Sunday, 10 June 2012

What’s new in NABH 3rd Edition for Hospitals? [Chapter 2: Care of Patients] – Part 2

COP-8 in the revised edition is the corresponding COP-6 in 2nd edition. Nothing much changes in this standard, except that a new objective element has been added. COP-8a reads as “Documented policies and procedures are used to guide the care of patients in the intensive care and high dependency units” which basically deals with issues which were left out in the previous edition. The element recommends that the documentation should include information on how care is organized, what is the procedure of monitoring the patients and what would be the nurse-patient ratio.

The standard COP-8 in the 2nd edition only covered care of high-risk obstetrics patients. The corresponding standard COP-10 in the 3rd edition expands the scope of this stand by covering obstetric care. The revised standard statement (COP-10) states that “Documented policies and procedures guide obstetric care.” The standard opens with a new objective element COP-10a stating “There is a documented policy and procedure for obstetric services.” The standard also incorporates a new objective element COP-10d which states that “Documented procedures guide provision for ante-natal services.” This is followed up by another new objective element COP-10f which states that “Appropriate pre-natal, peri-natal and post-natal monitoring is performed and documented.” These are welcome changes in this standard as NABH views the obstetric care in totality. From the experience of changes in some standards in AAC, we can expect that future revisions will come out with further guidelines on ante-natal services and pre-natal, peri-natal and post-natal monitoring. Overall, three new objective elements have been added to this revised standard.

In the standard COP-11, which corresponds to COP-9 of 2nd edition, there are not many changes in the existing objective elements. Only a new objective element has been added COP-11a which states that “There is a documented policy and procedure for paediatric services.

COP-12 in the 3rd edition deals with care of patients undergoing moderate sedation, which corresponds to standard COP-10 in 2nd edition. Two new objective elements have been introduced in this revised standard. COP-12a states that “Documented procedures guide the administration of moderate sedation” and COP-12b states that “Informed consent for administration of moderate sedation is obtained”. These two objective elements fill the gap that existed between the standard’s definition and the objective elements elaborating the standard itself.

COP-13 (in 3rd edition) has tried to removed confusion arising out of various interpretations of the terms ‘anesthetist’ and ‘qualified individual’ used in the earlier standard COP-11 in 2nd edition. COP-13 replaces each of these terms with an ‘anesthesiologist’ thereby clarifying that the physician qualified for this job has to do it. COP-13 deals with the administration of anesthesia. There are two new objective elements added to this standard – COP-13i and COP-13j. COP-13i states that “The type of anaesthesia and anaesthetic medications used is documented in the patient record” while COP-13j reads as “Procedures shall comply with infection control guidelines to prevent cross-infection between patients.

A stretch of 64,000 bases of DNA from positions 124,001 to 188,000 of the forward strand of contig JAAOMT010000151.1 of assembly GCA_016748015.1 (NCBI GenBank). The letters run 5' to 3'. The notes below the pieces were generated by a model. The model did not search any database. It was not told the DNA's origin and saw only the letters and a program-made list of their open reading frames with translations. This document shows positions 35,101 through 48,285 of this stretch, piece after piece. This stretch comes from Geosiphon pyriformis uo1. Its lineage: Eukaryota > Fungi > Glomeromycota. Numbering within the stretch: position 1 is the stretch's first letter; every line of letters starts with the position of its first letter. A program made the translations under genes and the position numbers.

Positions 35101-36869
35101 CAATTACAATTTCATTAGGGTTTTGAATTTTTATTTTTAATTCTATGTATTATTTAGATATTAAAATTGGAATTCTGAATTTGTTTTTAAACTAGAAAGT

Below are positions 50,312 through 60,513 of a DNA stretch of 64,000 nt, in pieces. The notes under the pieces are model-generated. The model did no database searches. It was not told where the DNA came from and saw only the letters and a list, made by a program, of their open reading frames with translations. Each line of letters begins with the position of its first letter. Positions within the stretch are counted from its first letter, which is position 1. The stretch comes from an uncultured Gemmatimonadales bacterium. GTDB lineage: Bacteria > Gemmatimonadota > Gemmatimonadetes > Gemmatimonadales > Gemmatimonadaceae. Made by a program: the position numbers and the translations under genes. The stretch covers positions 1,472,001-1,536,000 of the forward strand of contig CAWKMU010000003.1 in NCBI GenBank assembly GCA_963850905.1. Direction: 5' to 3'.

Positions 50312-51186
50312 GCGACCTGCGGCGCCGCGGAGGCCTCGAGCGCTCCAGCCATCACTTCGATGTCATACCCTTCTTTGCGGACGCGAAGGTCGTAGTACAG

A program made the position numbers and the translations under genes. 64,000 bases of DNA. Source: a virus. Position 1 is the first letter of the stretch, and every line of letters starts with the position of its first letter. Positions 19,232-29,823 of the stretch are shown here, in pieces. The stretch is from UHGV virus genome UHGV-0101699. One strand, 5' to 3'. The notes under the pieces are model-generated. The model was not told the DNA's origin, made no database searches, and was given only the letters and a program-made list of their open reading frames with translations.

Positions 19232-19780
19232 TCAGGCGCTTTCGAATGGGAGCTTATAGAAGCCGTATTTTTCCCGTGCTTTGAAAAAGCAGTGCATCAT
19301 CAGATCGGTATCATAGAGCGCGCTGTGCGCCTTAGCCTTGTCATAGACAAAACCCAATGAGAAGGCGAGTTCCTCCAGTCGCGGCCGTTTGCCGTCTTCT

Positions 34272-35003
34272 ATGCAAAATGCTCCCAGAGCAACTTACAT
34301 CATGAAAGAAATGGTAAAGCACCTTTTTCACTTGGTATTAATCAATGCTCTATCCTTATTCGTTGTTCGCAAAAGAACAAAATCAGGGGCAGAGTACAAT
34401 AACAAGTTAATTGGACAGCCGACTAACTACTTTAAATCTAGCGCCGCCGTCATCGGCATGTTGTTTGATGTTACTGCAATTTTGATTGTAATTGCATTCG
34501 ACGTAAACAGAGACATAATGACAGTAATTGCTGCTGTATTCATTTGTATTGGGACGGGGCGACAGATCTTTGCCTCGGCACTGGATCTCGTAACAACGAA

Two new objective elements have been added to COP-14 (COP-12 in 2nd edition) covering surgical procedures. “Patient, personnel and material flow conforms to infection control practices” and “Appropriate facilities and equipment/appliances/instrumentation are available in the operating theatre” have been added as COP-14h and COP-14i respectively. But the objective element on monitoring of surgical site infection rate (COP-12j in 2nd edition) has been removed from this standard and will be addressed in HIC-4.

In the 2nd edition, COP-14 addressed pain management issues and COP-16 is the standard that deals with the topic in 3rd edition. So while the earlier standard required the hospital to support assessment and management of pain for all patients, the new definition makes it mandatory for all patients to undergo screening for pain. The revised standard provides provision for the same through two new objective elements. COP-16b requires that “All patients are screened for pain” and COP-16c recommends that “Patients with pain undergo detailed assessment and periodic re-assessment”.

Standard COP-17 in 3rd edition (corresponding to COP-15 in 2nd edition) provides additional requirements on rehabilitative services through three new objective elements in addition to the existing requirements. COP-17c states that “Care is guided by functional assessment and periodic re-assessment which is done and documented by qualified individual(s)”, COP-17d requires “Care is provided adhering to infection control and safe practices” and COP-17f mandates that “There is adequate space and equipment to perform these activities.

The last standard in the chapter, COP-20, deals with end of life care (corresponding to COP-18 in 2nd edition). The revised standard has done away with the objective element on autopsy and organ donation (COP-18d of 2nd edition) and has introduced a new objective element, COP-20d which requires that “Symptomatic treatment is provided and where appropriate measures are taken for alleviation of pain”.

In conclusion, in the chapter COP in the revised edition of NABH (3rd edition), there was an addition of 37 new objective elements and 2 new standards (which contributed 14 of the 37 new objective elements). 4 objective elements of COP in 2nd edition were also removed. Therefore, chapter COP in 3rd edition has 20 standards and 136 objective elements.

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